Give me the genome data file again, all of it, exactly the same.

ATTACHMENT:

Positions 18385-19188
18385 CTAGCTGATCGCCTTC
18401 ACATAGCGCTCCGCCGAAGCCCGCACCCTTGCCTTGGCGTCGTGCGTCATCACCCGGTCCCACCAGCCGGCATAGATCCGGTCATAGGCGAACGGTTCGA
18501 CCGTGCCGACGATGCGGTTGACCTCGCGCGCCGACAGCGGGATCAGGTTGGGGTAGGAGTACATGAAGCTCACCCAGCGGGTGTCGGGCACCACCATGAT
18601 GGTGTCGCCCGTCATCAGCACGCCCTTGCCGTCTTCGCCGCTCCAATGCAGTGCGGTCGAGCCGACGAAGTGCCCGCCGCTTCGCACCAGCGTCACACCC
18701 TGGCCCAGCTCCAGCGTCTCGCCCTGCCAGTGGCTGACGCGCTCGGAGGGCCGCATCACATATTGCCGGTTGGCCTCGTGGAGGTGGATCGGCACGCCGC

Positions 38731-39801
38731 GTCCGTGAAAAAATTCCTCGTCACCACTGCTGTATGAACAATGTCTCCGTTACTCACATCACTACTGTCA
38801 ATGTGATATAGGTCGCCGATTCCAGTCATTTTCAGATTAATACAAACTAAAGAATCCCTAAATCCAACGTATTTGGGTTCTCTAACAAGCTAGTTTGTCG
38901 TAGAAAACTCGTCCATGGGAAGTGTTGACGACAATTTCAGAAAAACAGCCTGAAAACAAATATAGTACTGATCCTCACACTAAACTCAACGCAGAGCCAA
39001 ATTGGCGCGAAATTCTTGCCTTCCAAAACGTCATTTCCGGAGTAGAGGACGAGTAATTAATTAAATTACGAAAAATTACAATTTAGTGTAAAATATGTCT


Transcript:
Positions 18385-19188
18385 CTAGCTGATCGCCTTC
18401 ACATAGCGCTCCGCCGAAGCCCGCACCCTTGCCTTGGCGTCGTGCGTCATCACCCGGTCCCACCAGCCGGCATAGATCCGGTCATAGGCGAACGGTTCGA
18501 CCGTGCCGACGATGCGGTTGACCTCGCGCGCCGACAGCGGGATCAGGTTGGGGTAGGAGTACATGAAGCTCACCCAGCGGGTGTCGGGCACCACCATGAT
18601 GGTGTCGCCCGTCATCAGCACGCCCTTGCCGTCTTCGCCGCTCCAATGCAGTGCGGTCGAGCCGACGAAGTGCCCGCCGCTTCGCACCAGCGTCACACCC
18701 TGGCCCAGCTCCAGCGTCTCGCCCTGCCAGTGGCTGACGCGCTCGGAGGGCCGCATCACATATTGCCGGTTGGCCTCGTGGAGGTGGATCGGCACGCCGC

Positions 38731-39801
38731 GTCCGTGAAAAAATTCCTCGTCACCACTGCTGTATGAACAATGTCTCCGTTACTCACATCACTACTGTCA
38801 ATGTGATATAGGTCGCCGATTCCAGTCATTTTCAGATTAATACAAACTAAAGAATCCCTAAATCCAACGTATTTGGGTTCTCTAACAAGCTAGTTTGTCG
38901 TAGAAAACTCGTCCATGGGAAGTGTTGACGACAATTTCAGAAAAACAGCCTGAAAACAAATATAGTACTGATCCTCACACTAAACTCAACGCAGAGCCAA
39001 ATTGGCGCGAAATTCTTGCCTTCCAAAACGTCATTTCCGGAGTAGAGGACGAGTAATTAATTAAATTACGAAAAATTACAATTTAGTGTAAAATATGTCT